The Latest version of Torch – Tiny Flashlight 5.2.1 is update on December 07, 2014. The rapid growth and diversity of Android brought many challenges for app developers – many form factors, huge differences between low-end and high-end devices, users with distinct cultures and expectations. With over 200 million downloads Tiny Flashlight is one of the most popular Android apps. During the last 3 years I have experienced and solved almost all challenges related to Android’s popularity. Today I’m announcing the public release of Tiny Flashlight v5.0 Beta. Version 5.0 has been in the planning stage for the last year and a half. It is a complete rewrite and tries to solve the problems of the next generation of Android apps targeted at low-end devices and developing markets. A not so well known feature of Android is the ability of the OS to allow one application to load another application’s executable code, when certain security conditions are met. This opens a whole world of possibilities like creating different autonomous plugins for a given application. Tiny Flashlight v5.0 is a stripped-down version with only the most important functions included – starting the camera flash as a torch and using the screen light. Everything else can be added as a plugin from the market. Plugins are like normal applications, without self-executable code – they have to be used within Tiny Flashlight.
Full accessibility support. I have been surprised to find that applications with accessibility support are almost non-existent despite the excellent accessibility sub-system added in Android 4.1. I have decided to make Tiny Flashlight fully compliant and usable with touch-less navigation and the new touch-to-explore system. Tiny Flashlight will make speech notifications, when different events occur. This is very important for visually impaired users, who want to help their guiding dogs in the dark. Android eco-system integration Starting the camera LED has not been one of the easiest tasks, especially on older devices. I have received lots of requests from other developers to create a public API. The API has been completed and an open-source SDK will be released during the course of the Beta. It will be possible to create 3rd party widgets and plugins by other apps, which may need specific functionality like strobe light. Solving the different form-factors problem Tiny Flashlight v5.0 supports all possible Android device displays – from 240×240 to 1080p, while keeping the application file in under 1MB. This was made possible by using highly-optimized vector graphics for most visual assets. All user interface elements are dynamically generated for the specific device and the user almost never downloads extra assets, which are not used. Localization Localizing an application is one of the most important steps a developer should take for removing the barrier between the users and the interface of the application. The current stable version of Tiny Flashlight supports 43 different languages and with the stable release of v5.0 it will support more than 50. Also, every official plugin will be fully localized. Support for old Android devices There is a large number of old devices in Asia, which do not access Google Play and can’t be seen in the official statistics. I’m fully committed to backwards compatibility and v5.0 will support devices with Android 1.5 (Cupcake).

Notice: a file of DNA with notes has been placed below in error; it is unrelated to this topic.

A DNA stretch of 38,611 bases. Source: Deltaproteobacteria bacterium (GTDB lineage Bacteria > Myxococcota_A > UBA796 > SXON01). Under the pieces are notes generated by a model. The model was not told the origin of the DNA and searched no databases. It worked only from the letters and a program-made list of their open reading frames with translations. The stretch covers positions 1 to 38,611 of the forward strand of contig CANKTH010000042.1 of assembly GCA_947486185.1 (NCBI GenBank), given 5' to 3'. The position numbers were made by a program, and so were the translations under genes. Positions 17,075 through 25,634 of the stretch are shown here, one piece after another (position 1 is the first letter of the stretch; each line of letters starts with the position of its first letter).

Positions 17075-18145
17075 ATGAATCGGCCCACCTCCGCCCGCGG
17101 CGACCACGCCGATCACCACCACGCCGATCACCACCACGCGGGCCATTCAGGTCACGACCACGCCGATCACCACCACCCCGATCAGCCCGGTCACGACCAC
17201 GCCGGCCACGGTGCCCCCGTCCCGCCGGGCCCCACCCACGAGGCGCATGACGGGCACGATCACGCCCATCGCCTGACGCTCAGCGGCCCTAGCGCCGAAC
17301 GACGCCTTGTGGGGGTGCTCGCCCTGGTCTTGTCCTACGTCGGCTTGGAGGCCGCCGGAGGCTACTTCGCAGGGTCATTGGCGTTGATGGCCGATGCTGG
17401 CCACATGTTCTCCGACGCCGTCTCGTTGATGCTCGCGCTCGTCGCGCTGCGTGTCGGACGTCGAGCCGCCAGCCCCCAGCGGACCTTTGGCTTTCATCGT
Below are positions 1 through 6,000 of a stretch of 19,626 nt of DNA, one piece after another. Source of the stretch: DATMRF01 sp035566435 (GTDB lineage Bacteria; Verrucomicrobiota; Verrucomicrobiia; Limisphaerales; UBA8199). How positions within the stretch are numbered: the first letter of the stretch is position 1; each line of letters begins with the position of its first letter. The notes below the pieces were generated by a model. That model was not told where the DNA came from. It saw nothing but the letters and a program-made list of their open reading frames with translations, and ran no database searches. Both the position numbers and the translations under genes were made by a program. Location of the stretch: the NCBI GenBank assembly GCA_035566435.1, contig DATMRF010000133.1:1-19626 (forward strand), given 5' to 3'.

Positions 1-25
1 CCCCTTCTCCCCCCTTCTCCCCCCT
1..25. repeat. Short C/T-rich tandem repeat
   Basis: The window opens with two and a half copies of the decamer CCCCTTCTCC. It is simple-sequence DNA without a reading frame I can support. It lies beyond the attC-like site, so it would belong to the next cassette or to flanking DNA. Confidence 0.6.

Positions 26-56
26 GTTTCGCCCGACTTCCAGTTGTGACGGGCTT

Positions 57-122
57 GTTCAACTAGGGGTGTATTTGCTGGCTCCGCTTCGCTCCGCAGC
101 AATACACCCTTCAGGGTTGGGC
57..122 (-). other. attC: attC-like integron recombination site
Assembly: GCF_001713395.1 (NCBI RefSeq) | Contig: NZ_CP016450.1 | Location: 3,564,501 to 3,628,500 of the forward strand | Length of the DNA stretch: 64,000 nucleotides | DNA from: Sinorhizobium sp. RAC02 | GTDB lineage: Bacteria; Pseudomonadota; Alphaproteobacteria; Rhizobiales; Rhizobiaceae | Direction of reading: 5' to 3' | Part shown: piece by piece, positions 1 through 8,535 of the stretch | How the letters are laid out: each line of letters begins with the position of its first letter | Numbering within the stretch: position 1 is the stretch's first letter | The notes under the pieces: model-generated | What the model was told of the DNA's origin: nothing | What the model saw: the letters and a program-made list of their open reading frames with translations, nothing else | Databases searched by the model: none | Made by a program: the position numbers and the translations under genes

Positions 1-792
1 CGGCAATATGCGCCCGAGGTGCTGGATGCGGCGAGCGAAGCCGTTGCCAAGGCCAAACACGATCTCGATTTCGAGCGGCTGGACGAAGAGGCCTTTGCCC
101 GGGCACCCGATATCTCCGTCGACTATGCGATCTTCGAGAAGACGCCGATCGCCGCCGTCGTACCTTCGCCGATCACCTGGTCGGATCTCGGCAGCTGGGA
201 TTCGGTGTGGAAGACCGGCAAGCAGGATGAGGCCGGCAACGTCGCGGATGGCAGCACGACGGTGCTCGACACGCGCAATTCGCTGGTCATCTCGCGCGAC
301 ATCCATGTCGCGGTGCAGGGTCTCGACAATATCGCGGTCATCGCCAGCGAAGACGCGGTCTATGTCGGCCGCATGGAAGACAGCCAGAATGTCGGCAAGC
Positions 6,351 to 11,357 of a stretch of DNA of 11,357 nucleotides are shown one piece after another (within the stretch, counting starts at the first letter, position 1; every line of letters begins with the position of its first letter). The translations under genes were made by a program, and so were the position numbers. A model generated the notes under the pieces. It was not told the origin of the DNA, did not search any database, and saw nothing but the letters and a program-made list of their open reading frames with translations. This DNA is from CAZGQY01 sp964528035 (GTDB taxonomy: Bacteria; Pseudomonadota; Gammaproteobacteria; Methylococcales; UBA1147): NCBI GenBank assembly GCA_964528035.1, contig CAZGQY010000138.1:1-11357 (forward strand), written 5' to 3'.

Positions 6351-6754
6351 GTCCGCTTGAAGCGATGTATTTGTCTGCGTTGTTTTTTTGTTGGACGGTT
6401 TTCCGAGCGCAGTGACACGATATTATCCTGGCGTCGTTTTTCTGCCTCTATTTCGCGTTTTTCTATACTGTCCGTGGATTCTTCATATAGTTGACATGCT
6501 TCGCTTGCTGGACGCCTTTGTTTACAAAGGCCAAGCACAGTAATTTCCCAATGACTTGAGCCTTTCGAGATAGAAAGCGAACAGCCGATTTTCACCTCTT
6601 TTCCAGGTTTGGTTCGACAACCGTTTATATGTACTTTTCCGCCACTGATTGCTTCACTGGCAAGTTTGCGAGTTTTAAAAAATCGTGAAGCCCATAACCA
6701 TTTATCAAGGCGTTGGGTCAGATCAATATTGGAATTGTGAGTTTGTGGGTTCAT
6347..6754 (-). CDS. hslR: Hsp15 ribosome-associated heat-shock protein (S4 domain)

We installed Tiny Flashlight in a new smartphone running Android Ice Cream Sandwich. We pressed the app’s Power button, and our phone’s LED lit up like a proper flashlight should. We moved on to Options, which includes the app’s settings, such as a Shake on Lock Screen for the LED light, sound effects, and other general choices. The first light we could choose was the default flashlight, but the next one we tapped was a Screen Light. Turning it on illuminated our entire screen in bright white light, though not as bright as the LED. The outline of the Power switch remained visible. What’s next? How about a Morse code flasher? Text to Morse flashes SOS or any message you want to type. Next up was something cooler still, a strobe light (with a warning that strobes can cause seizures in some individuals). The Warning Lights shows a high-res image of two yellow safety lights that flash in sequence. The Light Bulb changes background color when you swipe the screen, and tapping turns it on. The color light also changes color and brightness when you swipe up or down, filling the screen with a soft colored illumination you can vary continuously. Last but not least, the Police Light flashes red to blue. The Apps button leads to other downloads.
Free flashlight app for your device! Incredibly simple and very useful. Will use your device’s camera LED / flash / screen as a torch.
- Bright flashlight / torch mode when using the device LED.
- Great and diverse screen lights.
- Widget with different layouts to choose from (including lock screen widget). Flashlight starts directly without launching Tiny Flashlight.
- Strobe / Blinking function with adjustable on/off intervals
- Morse code functionality with a Text to Morse code support.
- Beautiful layout and simple controls.
- Supports the widest range of devices with a camera flash. All for free.
- Small memory footprint, low battery and CPU consumption. Highly optimized.
- Best tablet flashlight
- LED Light – Uses your phone’s flash. Note that some devices don’t have a camera led. In this case the led flashlight option will be disabled.
- Screen Light – This is the basic white screen, which is bright enough for daily use. You can use it as your primary flashlight option in case your device doesn’t have a LED flashlight or you want to save some battery.
- Warning Lights, Police, Color, Strobe, Morse Code, Text to Morse – different light sources, which may be useful in many situations. Bright enough. You can change the brightness and the colors.
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